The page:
- Load-based. A load-based algorithm sends requests to servers in a cluster, based on which server currently has the lowest load.
Additionally, some load balancers incorporate failure detection. The balancer keeps track of the server or the application running on the server and stops sending requests to a server after a failure. Figure 1 shows the basic components of load balancing.
Figure 1: Load balancing components
When the load balancer receives a request from the client, one of the servers in the group processes the request. Every server is capable of handling the request independently. If any server is unavailable due to error or maintenance, other servers can still serve requests without being affected. Thus, the overall availability of the service is much higher than if a single server were serving all the requests. Using a single physical load balancer or a single network switch in front of a set of software load-balanced servers introduces another single point failure, however. You can use redundant load balancing devices and/or switches to mitigate this risk.
Session State Management
Applications often require user interaction among the individual steps in a complete use case. Each response the user makes during the interaction affects the choices available to the user and the state of the application as it progresses toward the user’s goal. The term session state is often used to describe this use-case-focused state. A portion of this session state is needed only to track progress through the task and is discarded when the use case is complete; other parts of the session state are saved in long-term storage in the database if the use case concludes successfully. For example, a customer using an online shopping cart is rarely asked for payment or shipping information until he or she has selected a checkout button, which is not enabled until there is at least one item in the shopping cart.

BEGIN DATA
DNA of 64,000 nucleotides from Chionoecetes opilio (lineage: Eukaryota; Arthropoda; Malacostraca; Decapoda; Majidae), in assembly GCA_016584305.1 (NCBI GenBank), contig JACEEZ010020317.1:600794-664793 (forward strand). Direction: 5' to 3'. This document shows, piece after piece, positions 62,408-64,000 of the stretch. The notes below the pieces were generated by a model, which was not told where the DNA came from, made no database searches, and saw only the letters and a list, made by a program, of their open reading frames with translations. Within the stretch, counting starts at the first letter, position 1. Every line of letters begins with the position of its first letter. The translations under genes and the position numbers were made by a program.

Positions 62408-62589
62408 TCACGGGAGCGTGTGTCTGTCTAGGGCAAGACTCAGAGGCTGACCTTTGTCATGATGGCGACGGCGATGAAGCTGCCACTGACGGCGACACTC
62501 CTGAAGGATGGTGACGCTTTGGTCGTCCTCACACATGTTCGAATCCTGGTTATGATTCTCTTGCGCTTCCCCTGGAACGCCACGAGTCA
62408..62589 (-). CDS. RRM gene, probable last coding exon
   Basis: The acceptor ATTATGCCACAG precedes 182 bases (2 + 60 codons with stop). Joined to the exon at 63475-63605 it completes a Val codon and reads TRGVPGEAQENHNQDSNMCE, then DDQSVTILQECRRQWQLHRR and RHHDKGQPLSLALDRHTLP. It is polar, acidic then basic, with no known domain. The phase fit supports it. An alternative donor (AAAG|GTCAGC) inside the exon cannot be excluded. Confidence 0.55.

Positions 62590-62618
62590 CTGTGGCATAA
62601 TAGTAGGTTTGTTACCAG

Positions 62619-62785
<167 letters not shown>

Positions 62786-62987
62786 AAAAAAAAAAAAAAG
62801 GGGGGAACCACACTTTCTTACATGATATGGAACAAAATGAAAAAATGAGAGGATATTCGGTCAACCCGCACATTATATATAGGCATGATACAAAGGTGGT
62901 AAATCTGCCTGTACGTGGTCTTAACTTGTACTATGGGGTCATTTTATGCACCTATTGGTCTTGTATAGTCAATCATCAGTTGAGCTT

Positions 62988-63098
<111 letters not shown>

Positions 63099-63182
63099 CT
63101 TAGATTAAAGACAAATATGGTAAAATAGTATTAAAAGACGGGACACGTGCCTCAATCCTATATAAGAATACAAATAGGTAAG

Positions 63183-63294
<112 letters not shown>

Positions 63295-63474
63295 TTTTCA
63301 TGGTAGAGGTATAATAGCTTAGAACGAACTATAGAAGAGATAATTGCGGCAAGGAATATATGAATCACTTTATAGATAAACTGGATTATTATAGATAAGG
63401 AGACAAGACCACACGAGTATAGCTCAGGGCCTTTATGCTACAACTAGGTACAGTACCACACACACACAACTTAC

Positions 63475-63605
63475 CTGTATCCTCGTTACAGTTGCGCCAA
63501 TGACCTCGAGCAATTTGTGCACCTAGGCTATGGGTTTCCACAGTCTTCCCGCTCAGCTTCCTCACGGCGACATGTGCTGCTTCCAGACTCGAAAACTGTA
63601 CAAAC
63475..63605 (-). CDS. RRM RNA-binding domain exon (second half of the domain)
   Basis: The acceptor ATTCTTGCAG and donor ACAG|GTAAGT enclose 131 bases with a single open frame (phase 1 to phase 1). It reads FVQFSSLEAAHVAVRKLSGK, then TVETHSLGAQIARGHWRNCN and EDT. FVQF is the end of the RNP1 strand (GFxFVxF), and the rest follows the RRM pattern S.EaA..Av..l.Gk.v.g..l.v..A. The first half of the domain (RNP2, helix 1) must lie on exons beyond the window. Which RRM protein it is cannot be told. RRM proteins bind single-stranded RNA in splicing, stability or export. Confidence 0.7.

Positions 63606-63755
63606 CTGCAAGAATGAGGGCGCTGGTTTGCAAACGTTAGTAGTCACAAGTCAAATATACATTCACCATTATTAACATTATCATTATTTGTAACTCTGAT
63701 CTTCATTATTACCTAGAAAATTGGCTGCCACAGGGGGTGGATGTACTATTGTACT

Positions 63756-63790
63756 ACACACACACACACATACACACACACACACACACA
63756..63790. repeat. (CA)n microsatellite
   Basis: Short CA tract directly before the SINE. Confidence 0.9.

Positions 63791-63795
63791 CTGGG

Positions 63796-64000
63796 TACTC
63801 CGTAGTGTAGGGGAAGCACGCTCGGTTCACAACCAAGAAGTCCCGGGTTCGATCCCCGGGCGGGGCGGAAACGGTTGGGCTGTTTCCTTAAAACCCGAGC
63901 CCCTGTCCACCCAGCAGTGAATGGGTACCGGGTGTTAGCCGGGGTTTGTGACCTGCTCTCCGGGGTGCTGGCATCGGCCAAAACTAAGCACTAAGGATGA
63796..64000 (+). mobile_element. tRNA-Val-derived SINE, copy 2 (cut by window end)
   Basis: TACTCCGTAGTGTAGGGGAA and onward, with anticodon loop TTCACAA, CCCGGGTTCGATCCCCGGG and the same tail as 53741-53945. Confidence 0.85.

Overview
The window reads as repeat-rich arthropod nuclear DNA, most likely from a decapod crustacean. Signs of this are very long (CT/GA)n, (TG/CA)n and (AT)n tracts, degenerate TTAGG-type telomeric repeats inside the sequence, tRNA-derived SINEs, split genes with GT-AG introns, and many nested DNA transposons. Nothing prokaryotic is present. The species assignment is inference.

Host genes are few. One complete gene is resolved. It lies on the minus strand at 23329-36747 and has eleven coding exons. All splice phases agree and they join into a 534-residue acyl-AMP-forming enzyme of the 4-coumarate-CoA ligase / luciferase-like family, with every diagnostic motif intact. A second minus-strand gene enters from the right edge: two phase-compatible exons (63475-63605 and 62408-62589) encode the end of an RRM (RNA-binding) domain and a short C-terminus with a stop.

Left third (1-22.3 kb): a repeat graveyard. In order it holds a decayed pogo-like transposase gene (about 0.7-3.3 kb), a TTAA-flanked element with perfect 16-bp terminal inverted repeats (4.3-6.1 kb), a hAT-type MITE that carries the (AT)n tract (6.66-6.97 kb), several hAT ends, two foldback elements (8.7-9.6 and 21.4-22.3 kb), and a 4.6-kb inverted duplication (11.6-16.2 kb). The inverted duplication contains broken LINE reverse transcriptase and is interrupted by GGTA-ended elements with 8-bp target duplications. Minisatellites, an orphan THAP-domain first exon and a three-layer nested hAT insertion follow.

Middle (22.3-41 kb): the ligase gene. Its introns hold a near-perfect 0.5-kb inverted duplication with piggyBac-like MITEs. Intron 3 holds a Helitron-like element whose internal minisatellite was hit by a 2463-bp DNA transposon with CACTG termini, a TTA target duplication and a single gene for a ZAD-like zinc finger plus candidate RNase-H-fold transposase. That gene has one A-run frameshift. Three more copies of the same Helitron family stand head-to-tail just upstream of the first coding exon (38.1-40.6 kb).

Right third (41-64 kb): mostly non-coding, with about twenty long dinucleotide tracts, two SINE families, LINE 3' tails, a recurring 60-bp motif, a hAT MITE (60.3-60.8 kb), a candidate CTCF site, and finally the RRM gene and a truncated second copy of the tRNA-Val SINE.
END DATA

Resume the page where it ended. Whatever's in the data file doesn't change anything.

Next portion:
Distributed applications typically call software components on remote servers over a network connection. The application must track the changes in session state that occur between the individual steps to provide continuity between them. Application designers typically maintain session state in one of three basic places:
- Client. Application designers store each user’s session state on the user’s computer.
- Intermediate server. Application designers store session state on a computer that serves as an intermediary between client computers and the database servers on which the user’s information is permanently stored.
- Database server. Application designers store session state in the database server along with other long-term application and user data.
Only the intermediate server approach affects this pattern. Each approach and its advantages and disadvantages are described in detail in Chapter 2, “Designing for Scalability,” of Designing for Scalability with Microsoft Windows DNA [Sundblad00].
A simple solution such as the one shown in Figure 1 is good enough when all the servers are stateless; that is, after a server serves a request, the state of the server is restored to the default value. There are two scenarios in which the server can be stateless. In one, the client does not need a session; that is, each request is a single unit of work, and no temporary values persist between requests. In the other scenario, known as client session management, the client itself keeps the state of a session and sends the session state information within the request so that any server can pick up the request and keep processing it.